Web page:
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  Request for a Public Hearing

    RICHARD ALPERT, Ph.D., 1965

        From: LSD, Richard Alpert and Sidney Cohen, The New American Library, ©1966

The first realistic step toward making the legislation concerning control and use of psychedelic chemicals based primarily on light rather than heat is public education. Toward this end I submitted to the Government this spring a request for a PUBLIC hearing. The text of this request follows:

ROOM 5440

LSD and the other psychedelic (mind-manifesting) chemicals represent a new fact for our society. These chemicals, the most powerful mind-altering substances known to man, are presently being researched for their therapeutic potential with alcoholics, drug addicts, autistic children, psychoneurotics, and prisoners, as well as for their potential to increase man's creativity in problem-solving and their value to the military. Significant research has also demonstrated that these chemicals are capable of altering the perception of terminal cancer patients in such a way as to alleviate their fear of dying. The Native American Church continues to use peyote as a medicine in its religious ceremonies.

In addition to these "authorized" uses of psychedelic chemicals, there is, as a result of increased restriction on who is considered a "qualified researcher" with psychedelics, a significant increase in "private research," i.e., research not authorized by the U.S. Government. The data from a variety of public and private sources indicate that this extralegal activity is not limited to any specific segment of society. Among these private explorers are numbered religious leaders of all faiths, scientists in both the natural and social sciences, medical men specializing in general practice as well as psychiatry; writers, artists, performers, musicians, educators, students, journalists, psychic researchers, businessmen, housewives, mystics, philosophers, lawyers, socialites, engineers, and "beatniks."

When these chemicals have been ingested with suitable preparation and in a supportive setting, by far the majority of these psychedelic researchers have reported that their experiences with the chemicals have enriched their life experience, helped them to feel a greater sense of satisfaction. For some of these people the experience has provided this increased satisfaction spiritually, for others through helping their marriages to achieve new depth and meaning, for others in their professions, and for the majority through their ability to experience each day more fully with a sense of increased awareness.

There is at the present time no statistical evidence that psychedelic chemicals are either dangerous or physically addictive. In terms of suicides and psychosis, psychedelics used in currently recommended dosages are considerably safer than, for example, a four-year liberal arts education As far as psychological risk (post-experience depressions, etc.) is concerned, most of this can be prevented by education and preparation of the researcher as well as design of the setting.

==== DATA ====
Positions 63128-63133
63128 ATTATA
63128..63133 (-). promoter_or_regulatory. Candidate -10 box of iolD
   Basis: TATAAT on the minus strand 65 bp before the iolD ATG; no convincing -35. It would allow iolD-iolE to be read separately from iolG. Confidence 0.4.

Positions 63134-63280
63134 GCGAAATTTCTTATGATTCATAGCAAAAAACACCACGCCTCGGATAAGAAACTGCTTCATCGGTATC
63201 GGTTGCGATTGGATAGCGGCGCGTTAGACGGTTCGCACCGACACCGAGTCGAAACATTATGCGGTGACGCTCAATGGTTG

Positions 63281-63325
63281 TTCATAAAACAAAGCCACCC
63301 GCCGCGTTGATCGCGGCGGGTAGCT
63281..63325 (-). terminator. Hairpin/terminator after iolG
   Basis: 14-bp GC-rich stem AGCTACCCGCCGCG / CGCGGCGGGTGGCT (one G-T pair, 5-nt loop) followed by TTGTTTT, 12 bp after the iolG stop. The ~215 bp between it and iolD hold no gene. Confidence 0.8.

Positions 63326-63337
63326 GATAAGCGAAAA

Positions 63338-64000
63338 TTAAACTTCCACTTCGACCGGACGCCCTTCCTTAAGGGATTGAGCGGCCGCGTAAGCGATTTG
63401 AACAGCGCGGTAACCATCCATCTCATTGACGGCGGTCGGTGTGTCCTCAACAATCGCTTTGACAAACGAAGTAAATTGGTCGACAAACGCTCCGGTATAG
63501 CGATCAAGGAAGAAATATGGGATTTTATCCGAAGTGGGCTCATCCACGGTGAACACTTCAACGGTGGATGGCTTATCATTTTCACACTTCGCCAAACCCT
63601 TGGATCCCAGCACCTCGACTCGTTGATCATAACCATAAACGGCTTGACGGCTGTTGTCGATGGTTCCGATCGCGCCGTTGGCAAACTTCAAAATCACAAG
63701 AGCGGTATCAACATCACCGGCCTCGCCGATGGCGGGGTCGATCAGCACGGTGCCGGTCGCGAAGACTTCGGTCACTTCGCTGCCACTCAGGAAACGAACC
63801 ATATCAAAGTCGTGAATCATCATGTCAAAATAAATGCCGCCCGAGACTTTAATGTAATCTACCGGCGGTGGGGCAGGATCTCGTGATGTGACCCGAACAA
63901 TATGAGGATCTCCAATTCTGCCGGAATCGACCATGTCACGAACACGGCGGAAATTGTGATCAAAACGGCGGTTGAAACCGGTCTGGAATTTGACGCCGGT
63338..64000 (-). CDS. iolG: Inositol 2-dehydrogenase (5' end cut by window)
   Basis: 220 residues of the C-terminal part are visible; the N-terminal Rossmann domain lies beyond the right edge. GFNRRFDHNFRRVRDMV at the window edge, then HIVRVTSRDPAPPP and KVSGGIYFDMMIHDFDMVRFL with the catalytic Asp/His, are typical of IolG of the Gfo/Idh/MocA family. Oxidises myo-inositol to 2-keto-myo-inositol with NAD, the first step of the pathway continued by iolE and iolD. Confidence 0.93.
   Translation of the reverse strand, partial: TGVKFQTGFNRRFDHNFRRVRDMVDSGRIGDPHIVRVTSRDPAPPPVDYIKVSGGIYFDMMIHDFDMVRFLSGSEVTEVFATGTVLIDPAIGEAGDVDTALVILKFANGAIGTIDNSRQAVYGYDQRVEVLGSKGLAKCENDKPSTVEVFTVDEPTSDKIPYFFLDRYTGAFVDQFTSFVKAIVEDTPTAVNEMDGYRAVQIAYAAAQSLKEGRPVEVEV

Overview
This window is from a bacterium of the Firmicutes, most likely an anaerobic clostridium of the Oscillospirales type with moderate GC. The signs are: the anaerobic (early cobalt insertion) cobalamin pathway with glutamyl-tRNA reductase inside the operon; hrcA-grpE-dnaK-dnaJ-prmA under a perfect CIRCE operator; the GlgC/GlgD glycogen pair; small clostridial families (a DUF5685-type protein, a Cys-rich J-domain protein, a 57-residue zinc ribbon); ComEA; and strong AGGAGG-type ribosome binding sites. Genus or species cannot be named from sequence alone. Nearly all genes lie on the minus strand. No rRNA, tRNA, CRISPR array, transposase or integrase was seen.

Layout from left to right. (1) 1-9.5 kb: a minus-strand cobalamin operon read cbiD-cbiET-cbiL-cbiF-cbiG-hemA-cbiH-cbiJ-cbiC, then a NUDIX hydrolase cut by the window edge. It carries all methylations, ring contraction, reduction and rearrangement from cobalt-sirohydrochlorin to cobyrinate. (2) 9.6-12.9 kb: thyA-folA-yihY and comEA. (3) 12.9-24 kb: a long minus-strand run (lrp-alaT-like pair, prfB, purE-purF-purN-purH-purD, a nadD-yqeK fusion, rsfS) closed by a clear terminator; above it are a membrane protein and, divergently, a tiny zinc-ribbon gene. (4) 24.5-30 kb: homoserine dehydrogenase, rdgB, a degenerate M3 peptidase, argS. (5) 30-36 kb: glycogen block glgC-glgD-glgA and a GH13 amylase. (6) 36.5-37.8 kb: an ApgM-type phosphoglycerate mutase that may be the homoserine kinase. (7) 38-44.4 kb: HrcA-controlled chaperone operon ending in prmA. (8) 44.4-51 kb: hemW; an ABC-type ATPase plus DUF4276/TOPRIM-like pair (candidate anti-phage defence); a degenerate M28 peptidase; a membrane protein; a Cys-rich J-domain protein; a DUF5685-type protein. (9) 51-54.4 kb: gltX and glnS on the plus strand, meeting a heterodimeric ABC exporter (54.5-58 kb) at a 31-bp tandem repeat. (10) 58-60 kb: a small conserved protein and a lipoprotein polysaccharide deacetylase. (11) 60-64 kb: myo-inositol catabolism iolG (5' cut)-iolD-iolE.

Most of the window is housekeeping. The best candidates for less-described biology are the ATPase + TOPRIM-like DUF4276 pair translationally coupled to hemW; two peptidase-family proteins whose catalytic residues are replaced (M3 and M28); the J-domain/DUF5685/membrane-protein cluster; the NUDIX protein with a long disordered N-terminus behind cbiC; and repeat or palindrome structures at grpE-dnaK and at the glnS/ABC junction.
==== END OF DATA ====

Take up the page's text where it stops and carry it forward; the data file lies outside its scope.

At present in our society there is no existing social institution which provides a citizen with the opportunity to utilize psychedelic chemicals to explore his own brain or consciousness in order to increase his awareness should he so desire, be it for spiritual, educational, therapeutic, or esthetic reasons. The potential for mankind in these chemicals cannot be realized under existing governmental policies. Thus the presence of the psychedelic chemicals as well as the growing public interest in serious exploration with them poses a real need for CREATIVE LEGISLATION. It is to be hoped that our vision and our commitment to growth of the individual and the society will prevent us from legislating out of existence one of man's greatest chances to expand the boundaries of his mind, his individuality, and his culture.

Lyndon Johnson speaks of "The Great Society." It is interesting to speculate whether such a society as he envisions has a place for a genuinely new institution which could significantly alter the institutions of the society itself.

Since 1963 many of us who are deeply concerned about the welfare of mankind have attempted to interest the Government in a genuinely open-minded search for a constructive program regarding who should use and who should control psychedelics. We have suggested that Government-controlled privately supported centers be created under limited licensing (a policy presently used with radioisotopes) which would provide a suitable setting and assistance for any responsible member of our society to carry on explorations of his own consciousness with psychedelics for whatever purpose he chose. Not only has the Government failed to seriously consider this proposal, but every indication is that the restrictions are mounting, and the Government is attempting to ignore the uniqueness of the situation by treating psychedelic chemicals as similar to other drugs.